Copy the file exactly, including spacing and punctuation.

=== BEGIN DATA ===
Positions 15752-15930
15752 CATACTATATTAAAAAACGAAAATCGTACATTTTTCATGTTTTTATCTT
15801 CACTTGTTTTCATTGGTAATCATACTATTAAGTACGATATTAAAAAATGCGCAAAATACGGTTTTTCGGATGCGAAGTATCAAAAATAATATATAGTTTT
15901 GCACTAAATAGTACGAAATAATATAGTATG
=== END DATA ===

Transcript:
Positions 15752-15930
15752 CATACTATATTAAAAAACGAAAATCGTACATTTTTCATGTTTTTATCTT
15801 CACTTGTTTTCATTGGTAATCATACTATTAAGTACGATATTAAAAAATGCGCAAAATACGGTTTTTCGGATGCGAAGTATCAAAAATAATATATAGTTTT
15901 GCACTAAATAGTACGAAATAATATAGTATG